Did A.J. Green's Jersey Cost Georgia Its Season? // SEC 2011

AUBURN AL - NOVEMBER 13: A.J. Green #8 of the Georgia Bulldogs pulls in this reception against Craig Stevens #46 of the Auburn Tigers at Jordan-Hare Stadium on November 13 2010 in Auburn Alabama. (Photo by Kevin C. Cox/Getty Images)

UPDATE: Some people apparently couldn't see the Google Fusion tables, so I've put in different charts that should work.

Officially, A.J. Green's Independence Bowl jersey cost $1,000 -- at least to the agent that bought the outfit from the then-Georgia wide receiver. But in recent months, it's become vogue to question whether the jersey cost Green and Georgia far more.

Green, of course, was suspended for the first four games of the Dawgs' season after the NCAA learned of the sale. Georgia went 1-3 in those games, dropping the expected boom on Louisiana-Lafayette before a three-game in-conference skid that quickly turned out the lights on the Dawgs' SEC Eastern division hopes. Even Green's return didn't seem to help immediately; in his first game back, Georgia lost to Colorado, perhaps the worst team in a BCS conference and among the worst in college football at the time.

Things changed the next week. Georgia slammed Tennessee, 41-14, then plowed through Vanderbilt and Kentucky by similar scores before taking Florida to overtime. (Are any of those first three teams great powers? No. But neither was Colorado last year.) In fact, Georgia scored more than 30 points in each of the regular season's last seven games before, it seemed, running out of motivation in the ugly Liberty Bowl loss to Central Florida.

So can all of that -- or even a good portion of it -- be attributed to Green's return. Maybe, maybe not. The numbers aren't entirely clear, certainly not as clear as the surface score and the meme would lead you to believe. First, per-game numbers in SEC games.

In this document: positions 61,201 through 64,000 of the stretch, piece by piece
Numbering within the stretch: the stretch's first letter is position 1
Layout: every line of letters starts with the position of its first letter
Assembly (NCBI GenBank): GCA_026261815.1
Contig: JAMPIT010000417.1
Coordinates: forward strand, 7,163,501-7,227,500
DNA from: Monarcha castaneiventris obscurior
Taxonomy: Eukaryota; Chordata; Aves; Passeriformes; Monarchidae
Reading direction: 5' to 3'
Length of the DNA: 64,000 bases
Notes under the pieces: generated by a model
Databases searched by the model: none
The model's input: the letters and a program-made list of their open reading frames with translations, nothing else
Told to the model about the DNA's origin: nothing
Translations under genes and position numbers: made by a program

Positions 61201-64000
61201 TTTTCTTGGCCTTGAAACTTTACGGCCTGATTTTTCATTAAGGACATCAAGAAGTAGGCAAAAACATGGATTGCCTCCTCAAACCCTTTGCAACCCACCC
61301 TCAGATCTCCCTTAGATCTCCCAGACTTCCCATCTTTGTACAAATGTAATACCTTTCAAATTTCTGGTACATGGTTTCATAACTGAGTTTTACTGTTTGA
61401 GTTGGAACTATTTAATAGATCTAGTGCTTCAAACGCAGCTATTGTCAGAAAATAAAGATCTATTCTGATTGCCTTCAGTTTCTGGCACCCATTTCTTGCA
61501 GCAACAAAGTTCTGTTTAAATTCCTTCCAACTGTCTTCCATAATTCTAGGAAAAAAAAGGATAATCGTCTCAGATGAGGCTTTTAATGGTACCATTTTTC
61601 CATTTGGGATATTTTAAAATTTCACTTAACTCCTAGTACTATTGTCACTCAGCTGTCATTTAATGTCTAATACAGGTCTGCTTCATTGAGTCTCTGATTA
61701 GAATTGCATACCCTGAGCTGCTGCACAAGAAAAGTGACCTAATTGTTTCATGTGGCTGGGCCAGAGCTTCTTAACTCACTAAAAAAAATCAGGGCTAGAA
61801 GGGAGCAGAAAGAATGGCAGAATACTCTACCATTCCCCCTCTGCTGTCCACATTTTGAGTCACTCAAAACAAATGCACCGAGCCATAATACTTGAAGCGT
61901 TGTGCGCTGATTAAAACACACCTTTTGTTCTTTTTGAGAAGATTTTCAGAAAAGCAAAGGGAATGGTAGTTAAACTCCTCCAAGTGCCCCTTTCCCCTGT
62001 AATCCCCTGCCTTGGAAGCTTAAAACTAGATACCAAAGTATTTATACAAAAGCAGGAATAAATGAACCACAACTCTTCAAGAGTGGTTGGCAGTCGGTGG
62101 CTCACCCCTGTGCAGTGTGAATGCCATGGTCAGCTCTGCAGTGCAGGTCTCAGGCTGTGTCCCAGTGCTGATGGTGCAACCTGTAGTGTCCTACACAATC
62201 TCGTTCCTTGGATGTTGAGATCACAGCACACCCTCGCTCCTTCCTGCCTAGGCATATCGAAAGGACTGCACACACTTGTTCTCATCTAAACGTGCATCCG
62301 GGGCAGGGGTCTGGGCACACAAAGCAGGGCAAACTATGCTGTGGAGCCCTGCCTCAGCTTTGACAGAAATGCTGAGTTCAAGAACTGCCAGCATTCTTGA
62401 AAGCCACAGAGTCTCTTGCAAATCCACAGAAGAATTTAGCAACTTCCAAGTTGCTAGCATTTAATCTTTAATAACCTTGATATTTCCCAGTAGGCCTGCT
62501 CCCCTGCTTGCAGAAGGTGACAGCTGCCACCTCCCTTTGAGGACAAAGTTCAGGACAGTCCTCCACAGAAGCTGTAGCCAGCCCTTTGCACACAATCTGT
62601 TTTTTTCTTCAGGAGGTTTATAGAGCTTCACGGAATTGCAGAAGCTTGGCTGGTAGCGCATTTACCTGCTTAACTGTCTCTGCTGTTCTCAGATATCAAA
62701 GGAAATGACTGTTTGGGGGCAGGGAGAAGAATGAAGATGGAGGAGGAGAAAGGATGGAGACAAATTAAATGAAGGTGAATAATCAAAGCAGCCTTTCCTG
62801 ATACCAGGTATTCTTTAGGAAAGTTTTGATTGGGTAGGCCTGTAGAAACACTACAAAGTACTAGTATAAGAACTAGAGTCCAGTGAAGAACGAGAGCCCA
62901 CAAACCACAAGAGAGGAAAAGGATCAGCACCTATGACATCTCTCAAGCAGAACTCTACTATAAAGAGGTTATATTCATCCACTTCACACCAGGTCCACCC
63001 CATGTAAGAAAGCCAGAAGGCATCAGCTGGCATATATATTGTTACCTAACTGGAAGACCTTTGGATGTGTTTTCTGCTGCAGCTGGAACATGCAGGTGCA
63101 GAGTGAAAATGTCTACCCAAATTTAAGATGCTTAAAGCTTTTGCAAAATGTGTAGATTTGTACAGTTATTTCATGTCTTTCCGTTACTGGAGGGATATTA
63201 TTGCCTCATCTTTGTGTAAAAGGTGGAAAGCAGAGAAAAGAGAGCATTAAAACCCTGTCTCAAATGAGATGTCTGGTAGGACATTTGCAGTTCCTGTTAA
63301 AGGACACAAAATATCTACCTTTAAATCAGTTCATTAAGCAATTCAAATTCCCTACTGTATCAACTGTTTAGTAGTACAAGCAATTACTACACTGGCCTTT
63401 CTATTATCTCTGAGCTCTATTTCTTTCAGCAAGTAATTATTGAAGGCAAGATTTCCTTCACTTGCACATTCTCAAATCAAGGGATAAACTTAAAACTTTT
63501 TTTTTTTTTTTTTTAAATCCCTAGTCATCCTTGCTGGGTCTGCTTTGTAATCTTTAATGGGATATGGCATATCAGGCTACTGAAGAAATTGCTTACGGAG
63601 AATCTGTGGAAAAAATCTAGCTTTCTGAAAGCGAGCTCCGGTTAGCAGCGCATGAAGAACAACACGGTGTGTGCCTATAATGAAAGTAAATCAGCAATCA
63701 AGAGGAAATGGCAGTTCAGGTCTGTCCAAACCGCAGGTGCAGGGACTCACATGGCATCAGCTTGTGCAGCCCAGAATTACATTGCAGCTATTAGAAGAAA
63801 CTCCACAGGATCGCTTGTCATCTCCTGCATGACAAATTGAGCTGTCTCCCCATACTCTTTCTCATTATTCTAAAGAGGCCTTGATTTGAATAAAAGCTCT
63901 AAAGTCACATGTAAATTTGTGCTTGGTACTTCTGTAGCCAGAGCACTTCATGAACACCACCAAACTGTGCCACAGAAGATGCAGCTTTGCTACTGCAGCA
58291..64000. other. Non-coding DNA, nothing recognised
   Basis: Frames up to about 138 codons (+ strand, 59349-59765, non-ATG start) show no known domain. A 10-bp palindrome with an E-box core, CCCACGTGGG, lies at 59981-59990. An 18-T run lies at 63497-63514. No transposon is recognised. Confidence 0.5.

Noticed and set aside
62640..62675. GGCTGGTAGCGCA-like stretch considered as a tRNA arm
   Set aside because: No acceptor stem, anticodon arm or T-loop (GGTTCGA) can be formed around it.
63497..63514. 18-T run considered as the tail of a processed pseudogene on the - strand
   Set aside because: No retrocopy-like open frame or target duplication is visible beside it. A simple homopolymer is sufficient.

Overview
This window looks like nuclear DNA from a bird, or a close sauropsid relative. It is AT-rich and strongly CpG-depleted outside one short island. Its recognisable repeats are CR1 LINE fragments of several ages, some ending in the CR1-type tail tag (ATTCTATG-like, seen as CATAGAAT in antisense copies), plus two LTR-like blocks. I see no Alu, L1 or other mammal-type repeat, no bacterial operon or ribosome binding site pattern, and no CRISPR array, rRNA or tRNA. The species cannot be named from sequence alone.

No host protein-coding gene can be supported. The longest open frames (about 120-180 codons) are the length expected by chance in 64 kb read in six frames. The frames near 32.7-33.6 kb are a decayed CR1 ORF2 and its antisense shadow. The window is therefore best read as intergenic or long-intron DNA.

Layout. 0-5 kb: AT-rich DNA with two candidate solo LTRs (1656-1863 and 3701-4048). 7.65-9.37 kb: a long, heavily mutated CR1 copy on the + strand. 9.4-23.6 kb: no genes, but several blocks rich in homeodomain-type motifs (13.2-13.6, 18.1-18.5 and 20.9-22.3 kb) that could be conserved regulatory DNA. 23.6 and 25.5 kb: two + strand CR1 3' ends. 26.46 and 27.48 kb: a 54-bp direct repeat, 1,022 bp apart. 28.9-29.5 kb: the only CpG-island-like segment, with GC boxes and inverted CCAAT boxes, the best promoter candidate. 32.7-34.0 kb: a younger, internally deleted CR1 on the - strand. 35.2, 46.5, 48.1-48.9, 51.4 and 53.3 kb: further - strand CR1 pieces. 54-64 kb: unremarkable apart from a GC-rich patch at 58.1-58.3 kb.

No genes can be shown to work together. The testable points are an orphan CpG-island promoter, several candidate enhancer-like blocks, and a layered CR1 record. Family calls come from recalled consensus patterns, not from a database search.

Yardagepergame_medium

Now, per-play numbers.

Yardageperplay_medium

As you can see, passing numbers only ticked up slightly. (And before you ask, Georgia wasn't quickly out of the games it lost during the first four games, so it wasn't like they were chucking the ball all over the place just to catch up.) Running numbers actually got the greatest boost out of Green's return -- assuming there was a boost.

It's enough to make even head coach Mark Richt metaphorically throw up his hands when asked about it as SEC Media Days.

I don't know how much A.J. not playing the first four games made a difference. I mean, we were 1-3 after that. I mean, I think we probably would have had a little better record if he was there the whole time. ...

Absolutely not making an excuse. Those teams we played, they whooped us. We played Colorado. He came back and Colorado whooped us. It wasn't like as soon as A.J. showed up, we were going to win every game. That's not the case.

And it's worth remembering that the first three SEC teams Georgia played were probably all among the five best in the conference: BCS-bound Arkansas, SEC East winner South Carolina and Mississippi State. The last five were one team that would end the season ranked -- not to downplay that we're talking about the national champion Auburn Tigers there -- and the remainder of an awful SEC East.

But it's also not easy to dismiss Green's possible effect. Sure, the passing numbers might not actually be up that much -- but just having a threat like Green on the field forces you to devote more men to the pass, if for no other reason than to sometimes double-team Green. There's no doubt that could have helped the running game to some extent.

Like too many what-ifs, Georgia fans and coaches will probably never know if their season would have been better if A.J. Green had decided to hold on to his Independence Bowl jersey. But I have a feeling that they would have preferred having taken the chance and avoided the question.

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